A recent story for Fox News discusses how millions of elderly Americans who are living in poverty could be taking advantage of the Supplemental Security Income (SSI) benefits program under the Social Security Administration (SSA).
As our Boston disability lawyers understand, SSI benefits are available to citizens who are over the age of 65, or, if under 65, must be blind or permanently disabled. This program is only for people under a specific income limit, as well.
While statistics reveal that 8 million people are receiving SSI benefits, of that group, only 25 percent of the claimants are over the age of 65. The vast majority of SSI claimants are ether disabled or blind. Researchers believe that nearly half of the eligible seniors are not receiving SSI benefits, despite being qualified.
One of the major reasons that people are not applying for this type of disability benefits seems to be a lack of awareness of the program. The elderly citizens eligible for the disability insurance program are often at a point of poverty where they are skipping meals and unable to heat their homes during the winter.
The SSA administers both SSDI and SSI. SSDI benefits are designed to give assistance to people of any age who can no longer work due to injury or illness. The challenge faced by most SSSDI applicants is proving that they are really disabled within the strict, and seemingly archaic, guidelines of the SSDI program. The SSA will typically have a vocational specialist claim that you can do some type of work and are therefore not disabled. Even if you were a high paid helicopter mechanic, the vocational expert may testify that you are able to work as a grocery bagger and are therefore not disabled.
In addition to proving disability, under the SSDI program, you must have had a vocation that is outside of the home. The SSI program, on the other hand, does not require the claimant to have a history of work outside of the home. You will have to establish that you are substantially below the poverty line and have no significant assets. The problem with SSI benefits is that there is a cap designed to return you to an income level that is still below the poverty line, even when combined with your other household income.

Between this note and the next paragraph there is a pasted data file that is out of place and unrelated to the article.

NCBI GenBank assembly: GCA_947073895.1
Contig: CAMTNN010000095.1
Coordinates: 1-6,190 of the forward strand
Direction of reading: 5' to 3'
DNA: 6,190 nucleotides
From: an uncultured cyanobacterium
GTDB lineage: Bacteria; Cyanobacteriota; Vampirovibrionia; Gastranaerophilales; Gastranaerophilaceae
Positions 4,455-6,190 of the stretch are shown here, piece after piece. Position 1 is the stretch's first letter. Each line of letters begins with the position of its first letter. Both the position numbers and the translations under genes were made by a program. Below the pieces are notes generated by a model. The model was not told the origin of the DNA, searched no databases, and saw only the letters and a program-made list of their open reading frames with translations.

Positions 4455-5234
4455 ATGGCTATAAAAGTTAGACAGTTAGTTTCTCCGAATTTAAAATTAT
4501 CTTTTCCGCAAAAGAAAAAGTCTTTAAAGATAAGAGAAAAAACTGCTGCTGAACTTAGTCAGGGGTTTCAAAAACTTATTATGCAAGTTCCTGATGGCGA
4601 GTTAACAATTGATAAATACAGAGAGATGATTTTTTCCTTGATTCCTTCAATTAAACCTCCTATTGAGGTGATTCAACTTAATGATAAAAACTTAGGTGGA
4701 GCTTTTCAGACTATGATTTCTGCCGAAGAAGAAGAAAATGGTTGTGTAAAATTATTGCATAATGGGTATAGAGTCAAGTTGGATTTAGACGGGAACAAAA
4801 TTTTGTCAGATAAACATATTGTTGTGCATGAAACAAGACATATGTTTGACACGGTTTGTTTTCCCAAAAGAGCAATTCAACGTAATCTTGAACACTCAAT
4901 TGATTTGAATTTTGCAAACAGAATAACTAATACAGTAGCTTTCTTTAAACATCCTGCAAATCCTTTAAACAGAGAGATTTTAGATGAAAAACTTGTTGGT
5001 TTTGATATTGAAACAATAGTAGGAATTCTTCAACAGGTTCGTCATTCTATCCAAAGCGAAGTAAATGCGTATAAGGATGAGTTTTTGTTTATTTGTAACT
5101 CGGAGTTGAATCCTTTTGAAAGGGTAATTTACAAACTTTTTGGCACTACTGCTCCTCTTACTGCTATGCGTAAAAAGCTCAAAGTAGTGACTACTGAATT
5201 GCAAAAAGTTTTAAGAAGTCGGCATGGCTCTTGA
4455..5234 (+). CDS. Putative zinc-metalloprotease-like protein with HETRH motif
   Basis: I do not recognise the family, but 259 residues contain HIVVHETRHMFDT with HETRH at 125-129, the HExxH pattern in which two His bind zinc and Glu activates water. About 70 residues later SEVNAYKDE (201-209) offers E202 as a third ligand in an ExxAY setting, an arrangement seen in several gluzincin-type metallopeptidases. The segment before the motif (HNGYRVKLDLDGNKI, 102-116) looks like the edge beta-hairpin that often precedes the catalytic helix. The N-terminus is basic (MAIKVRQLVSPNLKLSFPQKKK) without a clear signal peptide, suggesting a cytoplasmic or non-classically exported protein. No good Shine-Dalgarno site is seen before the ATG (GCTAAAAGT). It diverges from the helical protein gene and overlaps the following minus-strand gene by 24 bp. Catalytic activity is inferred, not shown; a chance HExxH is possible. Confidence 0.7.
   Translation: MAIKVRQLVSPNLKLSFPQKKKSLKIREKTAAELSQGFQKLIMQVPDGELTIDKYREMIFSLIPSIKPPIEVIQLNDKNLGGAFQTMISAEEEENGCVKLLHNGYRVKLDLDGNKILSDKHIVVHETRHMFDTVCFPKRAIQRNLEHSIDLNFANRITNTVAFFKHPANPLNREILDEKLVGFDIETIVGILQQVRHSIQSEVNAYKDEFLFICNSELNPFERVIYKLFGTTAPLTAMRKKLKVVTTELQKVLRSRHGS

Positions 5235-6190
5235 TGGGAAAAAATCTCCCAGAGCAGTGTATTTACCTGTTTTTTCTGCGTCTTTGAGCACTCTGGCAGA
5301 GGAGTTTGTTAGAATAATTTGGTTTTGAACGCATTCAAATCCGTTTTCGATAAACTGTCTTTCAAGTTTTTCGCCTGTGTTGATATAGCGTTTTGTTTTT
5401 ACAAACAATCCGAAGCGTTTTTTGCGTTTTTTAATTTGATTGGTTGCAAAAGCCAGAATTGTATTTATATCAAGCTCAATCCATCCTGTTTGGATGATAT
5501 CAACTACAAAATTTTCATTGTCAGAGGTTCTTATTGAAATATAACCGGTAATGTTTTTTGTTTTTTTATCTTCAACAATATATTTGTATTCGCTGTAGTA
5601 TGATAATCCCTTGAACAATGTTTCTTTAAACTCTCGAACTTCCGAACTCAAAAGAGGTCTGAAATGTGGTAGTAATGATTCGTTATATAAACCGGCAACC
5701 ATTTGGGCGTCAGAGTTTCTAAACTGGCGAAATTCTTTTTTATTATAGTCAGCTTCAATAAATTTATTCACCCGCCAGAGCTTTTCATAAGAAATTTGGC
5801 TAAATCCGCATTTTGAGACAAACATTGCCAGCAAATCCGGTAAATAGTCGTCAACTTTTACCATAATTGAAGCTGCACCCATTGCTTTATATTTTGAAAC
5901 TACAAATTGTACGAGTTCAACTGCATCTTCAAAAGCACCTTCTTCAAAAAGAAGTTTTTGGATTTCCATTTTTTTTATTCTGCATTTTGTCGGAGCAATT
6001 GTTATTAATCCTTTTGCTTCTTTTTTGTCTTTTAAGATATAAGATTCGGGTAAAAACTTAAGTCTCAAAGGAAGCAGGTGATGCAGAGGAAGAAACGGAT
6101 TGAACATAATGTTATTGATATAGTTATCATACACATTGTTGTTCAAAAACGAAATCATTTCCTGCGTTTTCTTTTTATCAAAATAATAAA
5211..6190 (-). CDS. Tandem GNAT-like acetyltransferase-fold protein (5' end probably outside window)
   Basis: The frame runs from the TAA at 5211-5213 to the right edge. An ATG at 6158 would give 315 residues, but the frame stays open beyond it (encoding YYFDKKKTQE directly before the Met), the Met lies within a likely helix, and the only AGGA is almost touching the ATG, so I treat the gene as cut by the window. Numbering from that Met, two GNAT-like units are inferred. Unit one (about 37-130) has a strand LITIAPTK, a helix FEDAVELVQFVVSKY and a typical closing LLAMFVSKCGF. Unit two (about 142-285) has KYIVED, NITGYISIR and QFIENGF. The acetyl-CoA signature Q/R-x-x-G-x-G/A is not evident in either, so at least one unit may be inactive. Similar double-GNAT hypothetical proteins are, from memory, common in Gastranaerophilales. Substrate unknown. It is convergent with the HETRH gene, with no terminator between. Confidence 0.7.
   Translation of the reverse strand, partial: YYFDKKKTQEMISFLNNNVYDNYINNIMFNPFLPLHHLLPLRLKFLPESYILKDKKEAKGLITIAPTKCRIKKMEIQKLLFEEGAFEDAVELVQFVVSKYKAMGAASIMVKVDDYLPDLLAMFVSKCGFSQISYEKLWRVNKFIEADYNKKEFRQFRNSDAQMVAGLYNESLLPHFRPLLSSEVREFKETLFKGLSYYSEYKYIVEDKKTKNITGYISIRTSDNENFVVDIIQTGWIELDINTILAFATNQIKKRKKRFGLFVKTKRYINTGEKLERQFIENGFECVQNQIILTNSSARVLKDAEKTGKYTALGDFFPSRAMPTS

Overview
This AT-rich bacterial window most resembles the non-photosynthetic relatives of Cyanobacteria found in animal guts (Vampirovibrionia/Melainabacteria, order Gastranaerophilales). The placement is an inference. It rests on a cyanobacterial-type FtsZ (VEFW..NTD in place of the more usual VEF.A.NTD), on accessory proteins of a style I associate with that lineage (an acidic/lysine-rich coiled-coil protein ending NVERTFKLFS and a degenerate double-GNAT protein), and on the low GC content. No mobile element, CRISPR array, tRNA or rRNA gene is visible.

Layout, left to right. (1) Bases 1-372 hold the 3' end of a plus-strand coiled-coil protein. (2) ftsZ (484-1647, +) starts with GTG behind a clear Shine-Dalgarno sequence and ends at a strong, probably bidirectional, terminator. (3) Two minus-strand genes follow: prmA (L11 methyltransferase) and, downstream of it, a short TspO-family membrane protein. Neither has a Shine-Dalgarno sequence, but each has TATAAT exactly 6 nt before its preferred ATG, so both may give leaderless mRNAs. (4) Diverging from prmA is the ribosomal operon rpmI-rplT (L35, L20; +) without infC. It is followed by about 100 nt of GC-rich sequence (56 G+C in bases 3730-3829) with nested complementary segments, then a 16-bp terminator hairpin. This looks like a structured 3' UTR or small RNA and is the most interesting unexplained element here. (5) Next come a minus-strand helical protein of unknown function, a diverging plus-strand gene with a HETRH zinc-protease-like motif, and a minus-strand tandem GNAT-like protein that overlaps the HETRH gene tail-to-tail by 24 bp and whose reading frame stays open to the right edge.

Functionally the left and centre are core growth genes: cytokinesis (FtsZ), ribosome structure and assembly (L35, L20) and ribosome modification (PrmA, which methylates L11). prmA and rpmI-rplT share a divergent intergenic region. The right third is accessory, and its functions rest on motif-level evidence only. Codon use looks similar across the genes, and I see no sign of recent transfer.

If you are disabled and unable to work, you should contact a disability attorney as soon as possible. You will need to discuss with your attorney under which disability program to file a claim. It is worth noting that the SSA initially denies more than half of all disability claims. If you have an attorney to assist you, the process may not take as long, and there will likely be a greater chance of you being awarded disability benefits.
If you are seeking Social Security Disability benefits in Boston, call for a free and confidential appointment at (617) 777-7777.
Too Many Impoverished Elderly Overlook Government Help, August 11, 2014, Fox News
More Blog Entries:
SSDI Approvals Lowest in Five Years, June 20, 2014, Boston Social Security Disability Lawyers Blog